What's Next for Social Security?

It was just over one year ago that President Bush, fresh from his re-election victory, announced that substituting private accounts for a part of Social Security's guarantee would be a top priority of his second term. In so stating, President Bush broke ranks with every former president, Republican and Democratic alike. All had understood the value and importance of Social Security.

Even President Bush's own father said in his 1990 State of the Union address, "To every American out there on Social Security, to every American supporting that system today, and to everyone counting on it when they retire, we made a promise to you, and we are going to keep it the last thing we need to do is mess around with Social Security."

The current president spent much of 2005 warning that "the crisis is now" for Social Security. His headline-grabbing, alarmist rhetoric stirred up a great deal of anxiety but no concrete action. President Bush's Social Security proposal appears dead, at least for now.

But the president has made clear that he is not giving up.

As recently as Tuesday, Jan. 23, President Bush said, "Last year I talked about doing something about [Social Security], and the Congress didn't do anything about it. So this year I'm going to talk about doing something about it, and the next year something about it, and the next year something about it."

Moreover, Social Security does have a projected long-range deficit which has not yet been addressed. What will happen next? What should happen?

President Bush has argued that Social Security is a Depression-era program that is out of date, fundamentally flawed and in need of modernization. The truth is that Social Security was enacted during the Depression, but it was not made for the Depression.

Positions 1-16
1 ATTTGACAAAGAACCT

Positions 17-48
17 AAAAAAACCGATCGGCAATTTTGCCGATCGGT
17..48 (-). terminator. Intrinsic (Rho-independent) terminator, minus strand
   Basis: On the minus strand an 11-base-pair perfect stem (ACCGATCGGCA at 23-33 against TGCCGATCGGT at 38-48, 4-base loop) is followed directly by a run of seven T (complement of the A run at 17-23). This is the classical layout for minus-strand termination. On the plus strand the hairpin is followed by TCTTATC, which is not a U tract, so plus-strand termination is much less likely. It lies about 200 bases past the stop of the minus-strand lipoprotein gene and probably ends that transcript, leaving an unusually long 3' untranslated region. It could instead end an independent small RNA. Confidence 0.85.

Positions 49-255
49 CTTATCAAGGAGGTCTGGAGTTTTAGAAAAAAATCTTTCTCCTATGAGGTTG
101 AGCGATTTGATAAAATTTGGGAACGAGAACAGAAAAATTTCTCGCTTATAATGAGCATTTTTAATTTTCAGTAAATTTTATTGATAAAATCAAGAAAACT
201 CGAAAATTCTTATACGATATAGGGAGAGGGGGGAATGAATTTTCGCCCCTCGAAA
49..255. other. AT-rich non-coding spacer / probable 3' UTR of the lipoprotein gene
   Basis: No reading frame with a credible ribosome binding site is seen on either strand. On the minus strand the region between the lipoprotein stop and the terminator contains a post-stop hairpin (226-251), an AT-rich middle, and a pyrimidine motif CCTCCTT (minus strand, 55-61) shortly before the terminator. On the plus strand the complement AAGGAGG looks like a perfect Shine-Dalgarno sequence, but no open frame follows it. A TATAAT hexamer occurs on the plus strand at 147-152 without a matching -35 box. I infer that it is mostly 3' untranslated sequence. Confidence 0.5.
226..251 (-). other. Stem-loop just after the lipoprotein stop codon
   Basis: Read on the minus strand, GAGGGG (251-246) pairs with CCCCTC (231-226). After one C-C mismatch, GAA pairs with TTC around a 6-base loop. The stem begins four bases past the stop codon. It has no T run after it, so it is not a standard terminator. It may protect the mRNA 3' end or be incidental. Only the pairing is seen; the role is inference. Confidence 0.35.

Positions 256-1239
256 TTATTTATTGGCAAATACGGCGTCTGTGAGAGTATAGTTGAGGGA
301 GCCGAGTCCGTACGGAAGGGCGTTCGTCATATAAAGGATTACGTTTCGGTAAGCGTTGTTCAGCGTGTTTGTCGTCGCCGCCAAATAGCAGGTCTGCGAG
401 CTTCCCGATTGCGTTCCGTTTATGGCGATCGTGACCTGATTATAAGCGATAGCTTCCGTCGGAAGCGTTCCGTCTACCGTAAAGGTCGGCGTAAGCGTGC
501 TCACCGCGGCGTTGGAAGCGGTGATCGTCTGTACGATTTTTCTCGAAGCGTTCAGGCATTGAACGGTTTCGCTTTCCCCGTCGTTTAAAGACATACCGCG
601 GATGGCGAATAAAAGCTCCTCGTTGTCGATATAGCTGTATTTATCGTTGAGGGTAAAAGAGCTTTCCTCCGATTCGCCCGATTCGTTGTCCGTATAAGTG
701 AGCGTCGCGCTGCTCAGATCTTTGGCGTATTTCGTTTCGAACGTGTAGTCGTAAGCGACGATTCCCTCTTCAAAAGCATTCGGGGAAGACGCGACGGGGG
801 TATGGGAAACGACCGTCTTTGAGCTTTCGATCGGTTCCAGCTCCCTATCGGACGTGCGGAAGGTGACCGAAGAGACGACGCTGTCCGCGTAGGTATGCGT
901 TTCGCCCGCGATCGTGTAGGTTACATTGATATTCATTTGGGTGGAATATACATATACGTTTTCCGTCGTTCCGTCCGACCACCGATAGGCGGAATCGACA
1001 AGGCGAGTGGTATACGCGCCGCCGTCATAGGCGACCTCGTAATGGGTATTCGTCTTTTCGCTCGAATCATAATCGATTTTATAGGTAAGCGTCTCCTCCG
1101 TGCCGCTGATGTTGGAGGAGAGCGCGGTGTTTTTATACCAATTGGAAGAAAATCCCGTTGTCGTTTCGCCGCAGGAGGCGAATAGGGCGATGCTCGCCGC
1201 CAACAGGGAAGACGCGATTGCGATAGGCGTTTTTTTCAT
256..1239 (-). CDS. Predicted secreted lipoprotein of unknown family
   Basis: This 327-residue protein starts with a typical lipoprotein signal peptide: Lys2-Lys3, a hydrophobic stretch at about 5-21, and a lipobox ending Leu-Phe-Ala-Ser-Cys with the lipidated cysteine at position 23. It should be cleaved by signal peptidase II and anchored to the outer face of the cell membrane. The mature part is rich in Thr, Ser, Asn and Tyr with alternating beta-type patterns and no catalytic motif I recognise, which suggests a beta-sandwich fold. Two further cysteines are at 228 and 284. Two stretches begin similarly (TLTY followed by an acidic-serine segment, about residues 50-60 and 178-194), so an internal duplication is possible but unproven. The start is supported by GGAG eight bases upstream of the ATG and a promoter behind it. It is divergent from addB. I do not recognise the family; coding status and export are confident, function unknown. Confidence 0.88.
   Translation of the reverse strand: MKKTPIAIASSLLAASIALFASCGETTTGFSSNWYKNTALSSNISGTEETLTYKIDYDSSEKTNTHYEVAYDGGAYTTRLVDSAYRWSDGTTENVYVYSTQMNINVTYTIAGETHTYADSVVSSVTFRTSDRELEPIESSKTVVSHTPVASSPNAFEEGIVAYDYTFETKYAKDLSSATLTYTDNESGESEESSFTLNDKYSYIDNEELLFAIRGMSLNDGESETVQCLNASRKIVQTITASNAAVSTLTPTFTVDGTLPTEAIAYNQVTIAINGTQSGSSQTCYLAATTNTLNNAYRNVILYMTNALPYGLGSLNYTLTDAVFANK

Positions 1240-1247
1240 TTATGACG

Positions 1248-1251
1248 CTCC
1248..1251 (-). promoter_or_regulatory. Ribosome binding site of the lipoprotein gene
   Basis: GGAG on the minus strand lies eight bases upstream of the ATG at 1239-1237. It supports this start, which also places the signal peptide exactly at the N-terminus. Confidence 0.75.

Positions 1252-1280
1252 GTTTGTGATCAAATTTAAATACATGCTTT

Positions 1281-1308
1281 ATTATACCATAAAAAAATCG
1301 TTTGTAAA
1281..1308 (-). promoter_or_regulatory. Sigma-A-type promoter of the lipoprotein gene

In order to give workers time to become insured, the Social Security Act of 1935, which created the program, provided that monthly benefits would not begin for seven years after the 1935 enactment -- until Jan. 1, 1942, a date more than 12 years after the stock market crash of 1929.

President Roosevelt recognized that to get immediate assistance to people in need -- to alleviate the immediate suffering caused by the Depression -- there was no alternative to means tested welfare, and so Congress enacted that as well. But for the long term -- once the Depression was history and the economic health of the country was restored -- the president wanted a system of insurance in place to guarantee for posterity that every American would have a reliable, stable source of income to replace wages once workers became too old to continue to work. (It has since been expanded to replace wages lost as a result of death or disability.) The idea was to keep middle-income workers from falling into poverty once wages were no longer there.

President Roosevelt's vision is as relevant and important today as it was then: As long as people are dependent on wages, Social Security is necessary. As Sept. 11 so starkly demonstrated, tragedy can hit anyone at any time. Today, the 9/11 families receive monthly Social Security benefits, which replace the wages of their loved ones who perished. Social Security is in place so that American workers and their families for all time will have a reliable, stable source of income to replace wages in the event of death or disability.

Moreover, in a world where the private pension system is in trouble, where major companies like IBM are freezing or terminating their plans and where savings are at their lowest rate since the 1930's, Social Security's rock-solid guarantee of a floor of protection in retirement is more necessary than ever. What about the claim that Social Security is unsustainable, as President Bush has argued? President Bush claims, every time he talks about the subject, that Social Security is a victim of the aging baby boom, reflected in the ratio of workers to retirees, which used to be 16 to 1, is now 3 to 1, and in 2030, will be 2 to 1.